When I grow up I will be a white horse. A mama white horse. And she will have a baby in her belly. And when the baby is born her heart will break into many many sharp and shivery pieces. And they will be all over the ground, so slippery, and they will be lava.
Friday, January 29, 2016
Guys, I had the weirdest moment the other day.
I was scrolling through my news feed and came across a motivational pic - you know the kind, big scenery, papyrus font - asking this question: if you could do or be anything in the world (and money is no object) what would that be? Make it happen.
And normally I don't even read motivational bits but I laid back on the couch and stared up at bare branches against a white sky to think about this one.
And my mind went blank.
I couldn't think of a single thing I'd rather do.
I shook my head and thought harder, because surely there's got to be something? (Contentment isn't usually my preset.)
I love to write. I love to read. I love the beach. I love warm weather. But would I prefer to be sitting on a beach, reading, writing, with no Patrick? No hilarious, frustrating goons pulling me out of my innate laziness? No morning sickness and no meals to cook and nobody singing adorably to themselves, lost in play?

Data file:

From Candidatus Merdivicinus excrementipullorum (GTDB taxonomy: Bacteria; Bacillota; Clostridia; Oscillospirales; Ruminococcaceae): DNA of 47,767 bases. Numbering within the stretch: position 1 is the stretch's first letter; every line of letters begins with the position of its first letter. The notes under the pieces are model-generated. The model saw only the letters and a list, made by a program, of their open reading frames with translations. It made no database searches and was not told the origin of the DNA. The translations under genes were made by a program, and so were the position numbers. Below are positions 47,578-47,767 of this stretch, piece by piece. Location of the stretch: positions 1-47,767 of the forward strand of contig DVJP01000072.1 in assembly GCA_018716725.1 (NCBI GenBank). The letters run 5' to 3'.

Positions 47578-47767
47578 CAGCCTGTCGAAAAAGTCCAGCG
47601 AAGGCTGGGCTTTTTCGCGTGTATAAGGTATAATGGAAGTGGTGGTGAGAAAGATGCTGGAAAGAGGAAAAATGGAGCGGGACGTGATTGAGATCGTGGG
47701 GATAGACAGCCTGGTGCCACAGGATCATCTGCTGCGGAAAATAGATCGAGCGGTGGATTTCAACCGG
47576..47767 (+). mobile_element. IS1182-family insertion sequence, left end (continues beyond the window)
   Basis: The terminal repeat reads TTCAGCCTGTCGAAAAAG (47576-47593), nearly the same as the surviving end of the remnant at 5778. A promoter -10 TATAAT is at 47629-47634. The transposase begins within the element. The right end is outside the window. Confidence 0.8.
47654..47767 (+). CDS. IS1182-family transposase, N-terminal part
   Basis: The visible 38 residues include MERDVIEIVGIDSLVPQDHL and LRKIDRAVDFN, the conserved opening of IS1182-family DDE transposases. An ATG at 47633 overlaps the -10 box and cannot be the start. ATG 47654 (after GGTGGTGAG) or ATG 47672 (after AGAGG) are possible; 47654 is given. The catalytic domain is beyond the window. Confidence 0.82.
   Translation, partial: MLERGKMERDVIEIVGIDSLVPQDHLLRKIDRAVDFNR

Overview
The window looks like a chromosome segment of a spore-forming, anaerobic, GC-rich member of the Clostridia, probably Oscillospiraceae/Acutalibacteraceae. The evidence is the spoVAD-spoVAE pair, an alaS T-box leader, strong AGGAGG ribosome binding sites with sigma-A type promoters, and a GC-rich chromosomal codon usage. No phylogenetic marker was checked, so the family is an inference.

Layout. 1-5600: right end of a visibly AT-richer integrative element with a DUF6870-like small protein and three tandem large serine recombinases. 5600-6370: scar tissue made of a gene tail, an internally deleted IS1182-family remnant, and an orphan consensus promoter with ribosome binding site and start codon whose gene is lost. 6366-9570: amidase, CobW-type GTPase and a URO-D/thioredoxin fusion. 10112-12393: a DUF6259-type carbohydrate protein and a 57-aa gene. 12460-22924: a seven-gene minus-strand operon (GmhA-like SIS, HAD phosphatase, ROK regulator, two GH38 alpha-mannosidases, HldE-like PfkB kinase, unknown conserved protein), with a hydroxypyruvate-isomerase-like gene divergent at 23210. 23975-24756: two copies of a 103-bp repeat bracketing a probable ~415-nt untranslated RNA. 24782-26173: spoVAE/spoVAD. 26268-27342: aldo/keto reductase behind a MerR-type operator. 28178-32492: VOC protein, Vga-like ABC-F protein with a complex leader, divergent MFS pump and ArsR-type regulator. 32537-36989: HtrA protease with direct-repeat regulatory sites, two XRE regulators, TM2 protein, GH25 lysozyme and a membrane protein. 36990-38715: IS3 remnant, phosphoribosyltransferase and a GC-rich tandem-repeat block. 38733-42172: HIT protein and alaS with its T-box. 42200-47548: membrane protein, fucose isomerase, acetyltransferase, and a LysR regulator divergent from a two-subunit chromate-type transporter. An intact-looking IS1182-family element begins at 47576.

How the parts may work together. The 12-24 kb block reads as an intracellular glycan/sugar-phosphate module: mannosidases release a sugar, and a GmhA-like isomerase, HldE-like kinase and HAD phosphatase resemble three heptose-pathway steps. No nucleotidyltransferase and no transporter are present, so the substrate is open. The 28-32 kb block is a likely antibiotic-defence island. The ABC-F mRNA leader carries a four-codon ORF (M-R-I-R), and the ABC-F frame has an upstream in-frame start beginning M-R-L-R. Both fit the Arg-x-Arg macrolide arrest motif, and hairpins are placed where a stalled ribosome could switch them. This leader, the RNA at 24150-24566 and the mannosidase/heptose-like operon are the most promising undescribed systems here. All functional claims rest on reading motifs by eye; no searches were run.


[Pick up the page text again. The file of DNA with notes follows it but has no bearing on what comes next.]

I really wouldn't.
I found myself grinning up at the naked tree in the cold sky.
This life is my favourite.
I mean, would I love to be slim and have better skin and be living this crazy life on a gorgeous island with a beautiful self-cleaning house and all my extended family and friends nearby? Yes! But would I give this up to pursue something else? Not in a million years.
This is my answer, motivational pic: I love my circus. And I'm deep-in-my-bones grateful that I get to live it every day.
Monday, January 25, 2016
It's probably the pregnancy hormones. In fact, I'm sure it is. But the other night I read a headline that just killed me. Patrick came to bed a good 20 minutes after I'd thrown down my phone in disgust, and I'd been sobbing the whole time. I couldn't seem to get a handle on my response.
This world is so warped and there is so much nauseating evil that sometimes you just find yourself crying in the dark begging God to make it all end.
The other night Sam picked up my Bible, climbed into a cozy chair, and announced, "I want to read about going home."
Oh my sweet boy. Me too. Me too.
Here - this is not our home. This is soaked in sin and reeks of cruelty .. wounds and bruises and putrifying sores.
I don't want to read the headlines. I want to read about going home.
But I am so glad that Jesus chose the opposite way.